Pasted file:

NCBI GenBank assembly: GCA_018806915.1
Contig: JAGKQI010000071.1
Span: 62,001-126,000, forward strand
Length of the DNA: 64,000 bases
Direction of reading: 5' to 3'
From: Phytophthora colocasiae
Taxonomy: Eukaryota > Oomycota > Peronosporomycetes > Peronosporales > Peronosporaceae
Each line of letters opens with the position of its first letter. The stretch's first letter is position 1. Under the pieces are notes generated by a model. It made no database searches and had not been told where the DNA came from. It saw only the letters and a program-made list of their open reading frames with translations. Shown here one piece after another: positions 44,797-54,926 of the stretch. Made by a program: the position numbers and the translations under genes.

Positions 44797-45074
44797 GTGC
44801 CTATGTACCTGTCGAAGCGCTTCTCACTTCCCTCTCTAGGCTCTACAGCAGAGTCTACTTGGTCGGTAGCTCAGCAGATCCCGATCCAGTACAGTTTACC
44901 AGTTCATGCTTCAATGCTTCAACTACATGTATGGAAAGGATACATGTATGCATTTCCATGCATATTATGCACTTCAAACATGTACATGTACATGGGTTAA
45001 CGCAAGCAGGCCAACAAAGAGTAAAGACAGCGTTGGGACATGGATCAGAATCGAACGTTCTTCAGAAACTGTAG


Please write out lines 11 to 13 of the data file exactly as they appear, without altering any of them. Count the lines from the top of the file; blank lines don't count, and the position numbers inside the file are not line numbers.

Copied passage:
44801 CTATGTACCTGTCGAAGCGCTTCTCACTTCCCTCTCTAGGCTCTACAGCAGAGTCTACTTGGTCGGTAGCTCAGCAGATCCCGATCCAGTACAGTTTACC
44901 AGTTCATGCTTCAATGCTTCAACTACATGTATGGAAAGGATACATGTATGCATTTCCATGCATATTATGCACTTCAAACATGTACATGTACATGGGTTAA
45001 CGCAAGCAGGCCAACAAAGAGTAAAGACAGCGTTGGGACATGGATCAGAATCGAACGTTCTTCAGAAACTGTAG